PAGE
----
The Bay of Plenty Times welcomes letters and comments from readers. Here you can read the letters we have published in your newspaper today.
Brash must be challenged
The political point-scoring by Don Brash on national radio this week that the Maori language is irrelevant must be met with the wero (challenge) it deserves.
When my mother attended Te Puna School, built on land donated by her great grandmother, she was physically punished for speaking her native tongue. As were tamariki up and down the land. Stories of one teacher holding one hand and another holding the other while a third forced soap down the mouth of the offending child who dared to speak their language still haunt many Maori.
The relevant story behind this sad, irrelevant comment by Dr Brash is today in the same school my mother was punished for speaking te reo Maori, her grand-daughter, my daughter is learning the language openly from all teachers, Maori and non-Maori.
If we are to build bridges between Maori and Caucasian cousins, then surely the irrelevant comments such as Dr Brash has made should be challenged by all of us, no matter what our political persuasion may be.
Maori language is to be celebrated by all New Zealanders, even by us half castes who still stumble in their pronunciation. It is more relevant now than it has ever been.
Ti hei Mauriora.
T KAPAI, Te Puna
Let family stay
I am appalled by your report of the treatment of a Te Puke overstayer family (News, November 6).
They have lived here 10 years - worked, paid their taxes, borne a son in this country, schooled a daughter to a high level. They have also tried to engage with the immigration authorities to legitimise their situation.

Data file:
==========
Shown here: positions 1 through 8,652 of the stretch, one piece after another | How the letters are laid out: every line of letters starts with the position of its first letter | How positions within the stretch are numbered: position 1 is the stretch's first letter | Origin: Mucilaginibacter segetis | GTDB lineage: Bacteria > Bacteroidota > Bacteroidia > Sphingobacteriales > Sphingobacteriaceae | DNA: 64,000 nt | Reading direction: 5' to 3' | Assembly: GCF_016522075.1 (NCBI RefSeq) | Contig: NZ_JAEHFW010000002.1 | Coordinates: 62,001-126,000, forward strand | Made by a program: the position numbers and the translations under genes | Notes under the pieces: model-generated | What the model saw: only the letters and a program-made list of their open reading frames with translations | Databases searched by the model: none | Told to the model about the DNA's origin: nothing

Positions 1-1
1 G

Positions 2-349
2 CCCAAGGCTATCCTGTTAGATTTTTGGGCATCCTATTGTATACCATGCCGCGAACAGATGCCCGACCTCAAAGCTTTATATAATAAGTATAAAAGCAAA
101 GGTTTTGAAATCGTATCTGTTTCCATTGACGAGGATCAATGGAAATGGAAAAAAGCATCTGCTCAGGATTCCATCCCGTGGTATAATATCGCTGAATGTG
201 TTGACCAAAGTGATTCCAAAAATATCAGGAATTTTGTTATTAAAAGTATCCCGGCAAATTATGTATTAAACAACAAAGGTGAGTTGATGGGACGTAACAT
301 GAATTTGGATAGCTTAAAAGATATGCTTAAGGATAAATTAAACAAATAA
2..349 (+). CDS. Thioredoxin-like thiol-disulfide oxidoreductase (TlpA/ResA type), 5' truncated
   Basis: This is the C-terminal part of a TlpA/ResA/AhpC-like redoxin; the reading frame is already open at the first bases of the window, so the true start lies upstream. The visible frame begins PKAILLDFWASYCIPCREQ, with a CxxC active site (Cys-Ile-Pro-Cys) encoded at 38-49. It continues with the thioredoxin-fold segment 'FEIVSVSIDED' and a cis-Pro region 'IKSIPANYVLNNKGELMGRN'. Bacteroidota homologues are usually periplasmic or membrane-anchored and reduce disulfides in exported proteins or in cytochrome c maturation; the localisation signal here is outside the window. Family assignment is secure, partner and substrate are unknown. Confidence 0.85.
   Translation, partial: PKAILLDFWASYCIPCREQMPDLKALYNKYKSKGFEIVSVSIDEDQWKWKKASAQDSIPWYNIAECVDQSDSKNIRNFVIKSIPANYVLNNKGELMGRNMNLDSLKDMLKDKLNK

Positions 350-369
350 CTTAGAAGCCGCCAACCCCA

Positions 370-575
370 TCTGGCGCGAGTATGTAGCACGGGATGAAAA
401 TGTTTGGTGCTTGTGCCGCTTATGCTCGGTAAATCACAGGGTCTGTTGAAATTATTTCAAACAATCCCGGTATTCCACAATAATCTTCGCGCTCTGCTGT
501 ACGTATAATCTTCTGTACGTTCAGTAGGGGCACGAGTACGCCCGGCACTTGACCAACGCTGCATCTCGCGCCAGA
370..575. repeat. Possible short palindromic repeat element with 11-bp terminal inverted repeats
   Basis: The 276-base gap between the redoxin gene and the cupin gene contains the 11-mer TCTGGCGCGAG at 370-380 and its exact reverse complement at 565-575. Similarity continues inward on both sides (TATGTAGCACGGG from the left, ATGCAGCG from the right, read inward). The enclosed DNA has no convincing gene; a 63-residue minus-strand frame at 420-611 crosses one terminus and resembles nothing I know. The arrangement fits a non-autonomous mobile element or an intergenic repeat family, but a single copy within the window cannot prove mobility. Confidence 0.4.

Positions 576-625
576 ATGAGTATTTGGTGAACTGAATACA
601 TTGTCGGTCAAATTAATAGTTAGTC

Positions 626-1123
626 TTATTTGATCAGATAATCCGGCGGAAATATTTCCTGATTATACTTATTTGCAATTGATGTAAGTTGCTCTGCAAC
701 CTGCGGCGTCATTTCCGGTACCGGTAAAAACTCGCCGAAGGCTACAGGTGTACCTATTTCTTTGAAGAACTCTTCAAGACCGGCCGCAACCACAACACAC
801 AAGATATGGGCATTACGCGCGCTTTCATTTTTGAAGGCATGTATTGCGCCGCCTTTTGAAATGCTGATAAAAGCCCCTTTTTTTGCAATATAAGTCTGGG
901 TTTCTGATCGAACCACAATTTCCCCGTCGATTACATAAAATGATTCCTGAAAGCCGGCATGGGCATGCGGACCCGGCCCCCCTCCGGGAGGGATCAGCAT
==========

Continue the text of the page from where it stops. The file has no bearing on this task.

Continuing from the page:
Some would call this a criminal offence and unwarranted privilege. To me they evidence good citizenship.
There are other overstayers who are less deserving of compassion. In this instance, the actions of Immigration New Zealand and the family's lawyer are not condonable. The use of force to gain "consent" does not reflect well on our police.
I hope this Punjabi family has the opportunity to stay on in New Zealand.
BEA O'CONNOR Tauranga
No visa, so leave
The emotion, the drama, the brutality and the photo - oh please.
This family [the Kapilas] by their own admission have been overstayers for 10 years.
They are cheats and yet expect preferential treatment to jump the immigration queue ahead of others, who are going through the process to gain lawful entry.
If their visas were not renewed in 2005, why did they not leave then or talk to Immigration directly?
Has anyone spoken to the old lawyer? How are they paying for the new lawyer if they have no money?
Mrs Kapila showed scant regard or respect to the immigration official or to the police who were just trying to do their jobs. Her bruised fingers were a consequence of not co-operating with their lawful request.
This family broke our law and have been caught.
Deport them and send a strong, clear message to all overstayers - you will be caught and you will be sent home.